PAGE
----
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In the City, It’s a Pity

Why would anyone want to kill Jam Master Jay? Despite splashy front-page reports and federal probes blaming rap-music violence, the answer may be much less sensational

It’s a busy corner in Queens, New York, the kind of place commemorated in countless rap songs. The crowd spills downwhat Q-Tip once called “the Boulevard of Linden.” A commuter train rumbles overhead, and SUVs roll by blasting the deep, hand-clap-boom-bap of early-1980s hip-hop. They’re fitting sounds–the street-hard beats and rhymes that claimed the entire world. This is the home of hip-hop’s greatest global emissaries, Run-D.M.C. But this is no block party.

The crowd gathers, monitored by police in community affairs jackets. An almost festive vibe darkens as the line files down Linden to 179th Street and into the lobby of the J. Foster Phillips Funeral Home, where a public wake is being held. Five nights earlier, Run-D.M.C.’s Jam Master Jay, 37, was in his recording studio, 24/7, on nearby Merrick Boulevard. He was rocking a brown leather hat and Adidas sneakers, playing Xbox football with a buddy, and chatting with an aspiring singer named Lydia. Then a man wearing a ski mask entered the studiolounge, walked up to Jay, put a .40-caliber pistol behind his left ear, and shot him, leaving powder burns on his shirt. The shooting also left a widow, three kids, and a legacy of uplifting music.

“I used to see him at all the different parks and clubs,” says a Queens woman, 36, standing in line. “We saw Run-D.M.C. with the Fat Boys at the Encore–that was right across the street from where he got killed.” Nearby, a woman named Pashawn, 30, waits with her aunt Celeste–both are longtime hip-hop heads from Brooklyn. They say that they were actually less shaken by the death of Brooklyn homeboy the Notorious B.I.G. “Live by the gun, die by the gun,” Pashawn explains. “But Jay, he was always so positive.”

Run-D.M.C. ruled an era when you could rock parties and star on MTV while boasting that you went to St. John’s University. In fact, this was their point–the no-frills clothes and workaday rhymes were supposed to declare a less show-biz, more “real” hip-hop age. By all accounts, Jay never left that era. He stayed in his community, cofounded the Scratch DJ Academy for young DJs, produced local acts at his studio, and became the unofficial mayor of Hollis. “Tinted windows don’t mean nothin’ / They know who’s inside,” goes a Run-D.M.C. lyric. Jay’s solution was not to hide.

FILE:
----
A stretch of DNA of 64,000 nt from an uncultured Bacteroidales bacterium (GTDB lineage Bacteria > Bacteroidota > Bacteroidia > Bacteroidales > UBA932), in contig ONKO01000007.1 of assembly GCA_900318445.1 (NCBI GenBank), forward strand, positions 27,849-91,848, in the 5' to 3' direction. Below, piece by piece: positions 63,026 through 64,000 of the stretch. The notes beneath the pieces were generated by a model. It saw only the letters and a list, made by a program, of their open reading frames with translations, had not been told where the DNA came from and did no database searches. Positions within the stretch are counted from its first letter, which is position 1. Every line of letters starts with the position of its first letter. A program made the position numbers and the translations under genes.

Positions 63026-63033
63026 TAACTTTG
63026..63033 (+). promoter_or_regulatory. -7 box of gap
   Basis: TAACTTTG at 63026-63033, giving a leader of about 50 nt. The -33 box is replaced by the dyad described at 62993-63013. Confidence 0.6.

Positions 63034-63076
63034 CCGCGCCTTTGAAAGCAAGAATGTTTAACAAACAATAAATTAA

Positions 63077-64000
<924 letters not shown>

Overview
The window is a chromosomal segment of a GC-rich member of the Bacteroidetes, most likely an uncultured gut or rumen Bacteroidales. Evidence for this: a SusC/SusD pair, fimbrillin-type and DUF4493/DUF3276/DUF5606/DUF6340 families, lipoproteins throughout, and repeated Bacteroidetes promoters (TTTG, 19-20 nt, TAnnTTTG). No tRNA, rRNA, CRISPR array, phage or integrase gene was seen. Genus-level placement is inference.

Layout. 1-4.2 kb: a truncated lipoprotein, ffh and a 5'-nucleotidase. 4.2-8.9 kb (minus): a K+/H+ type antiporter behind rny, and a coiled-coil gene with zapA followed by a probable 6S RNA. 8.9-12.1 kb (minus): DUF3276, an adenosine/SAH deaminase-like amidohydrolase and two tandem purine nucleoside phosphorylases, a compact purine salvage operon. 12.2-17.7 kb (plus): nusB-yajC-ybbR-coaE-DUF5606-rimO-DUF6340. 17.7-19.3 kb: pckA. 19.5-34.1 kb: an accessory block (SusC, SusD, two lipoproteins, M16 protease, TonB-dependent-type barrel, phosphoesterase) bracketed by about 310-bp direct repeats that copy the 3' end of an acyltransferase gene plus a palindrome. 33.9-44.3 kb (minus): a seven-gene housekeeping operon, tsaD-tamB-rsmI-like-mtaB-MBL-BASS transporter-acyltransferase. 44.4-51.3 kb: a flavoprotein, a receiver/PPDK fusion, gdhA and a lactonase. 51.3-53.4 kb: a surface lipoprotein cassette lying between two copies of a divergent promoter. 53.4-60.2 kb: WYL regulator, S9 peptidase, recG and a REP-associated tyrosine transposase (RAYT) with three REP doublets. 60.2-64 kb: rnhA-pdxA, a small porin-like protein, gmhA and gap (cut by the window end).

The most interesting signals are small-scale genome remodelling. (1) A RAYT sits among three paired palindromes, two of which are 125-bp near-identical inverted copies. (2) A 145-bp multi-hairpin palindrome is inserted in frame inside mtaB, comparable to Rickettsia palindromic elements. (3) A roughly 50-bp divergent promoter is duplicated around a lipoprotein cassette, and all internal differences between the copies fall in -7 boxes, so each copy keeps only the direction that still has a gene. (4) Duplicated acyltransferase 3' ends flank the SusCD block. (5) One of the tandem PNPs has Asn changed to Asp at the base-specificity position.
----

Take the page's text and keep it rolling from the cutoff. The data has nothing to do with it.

Various motives for the murder have been suggested, including feuds within the rap game. But Jay’s only link to industry beef was an association with Queens rapper 50 Cent, a.k.a. Curtis Jackson, whom Jay discovered and whose songs (“How to Rob,” “Wanksta”) taunted so-called studio gangstas. While these songs may have led to the rapper’s shooting two years ago, police have not connected them to Jay’s death. The subsequent murder of 50 Cent’s promoter, Kenneth Walker, in the Bronx also remains unlinked.

After shooting Jay, the gunman (whom witnesses described as 6’2″, 180 to 210 pounds, and wearing a black hoodie) stumbled and fell onto Jay’s buddy, Urieco Rincon, 25, and–apparently by accident–shot him in the leg. Later, police found two spent .40-caliber rounds in the lounge and a loaded .380-caliber handgun in a nearby parking lot. Weeks earlier, an associate of Jay’s had received a phone threat from an old Hollis acquaintance who was living in Georgia, the state to which the .380 was traced. The man, whom police believe to be Curtis Scoon, 38, quickly hired a lawyer and refused to cooperate with the investigation. Police sources leaked a hypothetical motive: Scoon and Jay were allegedly involved in a 1994 drug deal in California. Each man put up $15,000 for two kilos of cocaine, but when the drugs failed to materialize, Scoon held Jay responsible.

In 1994, Run-D.M.C.’s canonization hadn’t reached the lucrative status of reunion tours and halftime shows, and Jay was reported to owe about $300,000 in back taxes, plus $10,000 to another creditor (not a suspect). But if he was indeed lured into a quick, bills-payingcaper, the delay–eight years!–and the severity of his comeuppance is shocking. Police theorize that after nursing a grudge for nearlya decade, Scoon decided to threaten Jay and then hired two men to kill him. Queens Detective Bernard Porter Jr. would not comment on the plausibility of this scenario.

Since the murder, Charles Fisher, chairman of the Hip-Hop Summit Youth Council, has attempted to work as an intermediary between the street and the police. Based in Jamaica, Queens, with a former office in the building where Jay was murdered, Fisher once helped manage Run-D.M.C.’s fan club. He’s been a Queens social worker for more than 25 years, and people on both sides of the police line respect his perspective. “I think Biggie’s and Tupac’s murders were bigger than most people understood,” he says, suggesting a conspiracy. “I don’t feel that Jay’s was. This was more personal.”

As mourners exit the wake, a gospel organ mixes with the rumbling car stereos. “The way his face looked–it got me scared and I burst out cryin’,” a woman says. Farther down Linden, at the corner of 173rd Street, is another memorial, flowers and candles still burning at 10 p.m. A newspaper clipping affixed to a telephone pole tells of a well-liked 25-year-old Queens man killed here a few days before–a reminder that Jay’s death was part of a history that predates media-fueled rap wars. It was a murder. It happened for reasons that cannot be found in a rap song. These reasons will emerge eventually, and a motive will be revealed. But it will still make very little sense at all.